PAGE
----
For tyres it's tricky as well because on the one hand you have the very high rear tyre wear. When the cars go onto the banking you have the compression and also the asphalt is very rough. So the high wear means that we can't go very soft on compound. But then, when you enter the infield, it's very slow and you need a lot of grip, especially because you are tempted to run low downforce. These two elements are really conflicting.

Q: Can you explain why you can run dry tyres on a damp track at Indianapolis?
PV:
The wet race situation is again special because of the banking. You can take the long corner onto the straight flat-out because cars are not tyre grip limited thanks to the banking. Indianapolis is a place where you can sometimes use an intermediate when it rains and a dry tyre when it's damp, simply because you warm up the compound with the banking. You are flat out and you generate heat without being at the limit of the tyre. And then you have that heat which translates into grip for the infield. So it's a place where we always use one step more towards the dry.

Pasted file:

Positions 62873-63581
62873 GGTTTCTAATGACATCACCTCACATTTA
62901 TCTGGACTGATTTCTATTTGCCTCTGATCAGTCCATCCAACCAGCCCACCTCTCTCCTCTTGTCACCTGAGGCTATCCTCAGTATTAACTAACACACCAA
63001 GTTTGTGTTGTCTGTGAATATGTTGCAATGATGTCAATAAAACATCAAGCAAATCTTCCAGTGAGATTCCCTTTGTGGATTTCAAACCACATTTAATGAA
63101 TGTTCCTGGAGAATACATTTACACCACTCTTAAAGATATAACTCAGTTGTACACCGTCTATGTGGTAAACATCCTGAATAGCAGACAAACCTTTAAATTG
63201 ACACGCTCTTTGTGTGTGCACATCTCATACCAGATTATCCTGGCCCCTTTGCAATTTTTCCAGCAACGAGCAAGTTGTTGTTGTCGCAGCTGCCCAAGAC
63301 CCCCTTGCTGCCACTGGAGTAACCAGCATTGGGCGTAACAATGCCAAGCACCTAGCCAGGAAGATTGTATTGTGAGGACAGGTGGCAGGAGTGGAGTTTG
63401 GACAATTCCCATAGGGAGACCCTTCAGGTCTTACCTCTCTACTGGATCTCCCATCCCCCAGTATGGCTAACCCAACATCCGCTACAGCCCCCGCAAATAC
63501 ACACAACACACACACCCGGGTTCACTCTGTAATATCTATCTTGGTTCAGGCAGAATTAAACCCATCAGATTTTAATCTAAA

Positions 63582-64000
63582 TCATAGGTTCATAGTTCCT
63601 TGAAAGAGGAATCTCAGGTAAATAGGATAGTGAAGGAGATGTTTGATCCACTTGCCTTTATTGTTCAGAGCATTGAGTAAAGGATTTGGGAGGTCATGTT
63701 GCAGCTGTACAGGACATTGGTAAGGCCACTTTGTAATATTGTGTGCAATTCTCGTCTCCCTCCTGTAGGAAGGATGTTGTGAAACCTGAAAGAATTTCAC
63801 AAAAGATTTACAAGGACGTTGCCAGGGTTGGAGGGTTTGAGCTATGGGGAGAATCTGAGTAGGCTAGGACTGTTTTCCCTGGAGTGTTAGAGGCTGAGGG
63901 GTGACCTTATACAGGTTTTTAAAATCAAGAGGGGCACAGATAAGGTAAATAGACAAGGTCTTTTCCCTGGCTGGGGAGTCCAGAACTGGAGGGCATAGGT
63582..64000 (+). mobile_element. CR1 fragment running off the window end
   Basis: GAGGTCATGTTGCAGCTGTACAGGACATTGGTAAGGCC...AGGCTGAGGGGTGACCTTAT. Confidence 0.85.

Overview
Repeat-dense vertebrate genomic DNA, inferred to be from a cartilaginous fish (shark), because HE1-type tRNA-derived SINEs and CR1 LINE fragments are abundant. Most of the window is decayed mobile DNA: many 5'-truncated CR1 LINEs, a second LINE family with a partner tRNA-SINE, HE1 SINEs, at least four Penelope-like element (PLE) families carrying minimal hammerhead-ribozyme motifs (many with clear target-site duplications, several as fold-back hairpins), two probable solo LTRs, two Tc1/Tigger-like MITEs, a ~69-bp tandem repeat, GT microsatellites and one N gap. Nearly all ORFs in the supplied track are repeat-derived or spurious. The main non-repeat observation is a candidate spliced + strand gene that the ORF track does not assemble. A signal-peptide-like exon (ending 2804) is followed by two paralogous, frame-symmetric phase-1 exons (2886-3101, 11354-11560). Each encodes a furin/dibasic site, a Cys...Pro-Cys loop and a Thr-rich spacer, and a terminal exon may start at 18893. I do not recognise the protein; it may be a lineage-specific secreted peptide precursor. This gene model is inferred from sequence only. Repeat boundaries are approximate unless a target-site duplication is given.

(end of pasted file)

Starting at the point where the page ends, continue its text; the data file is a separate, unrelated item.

Q: Can you explain the trade-off between tyre performance in Turn 13 and on the straight?
PV:
To make the tyre life easier we adjust the camber precisely and you have an operating window you must stay within. You cannot have too much camber because the straight is very long and you can overheat the inside shoulder of the tyre. But you cannot have too little camber either because, if you remember last year, the tyre issue was on the outside shoulder. The banking loads up the outside shoulder a lot. So you have a narrow window and you have to balance the outside shoulder against overheating the inside shoulder on the straight, which happens at Monza. It is quite a tricky compromise.

Q: Will the tyre companies be more conservative this time?
PV:
Both tyre companies have taken the issue very seriously. What happened last year was quite unexpected because it was not the first race there. I think both tyre companies will be able to avoid further problems.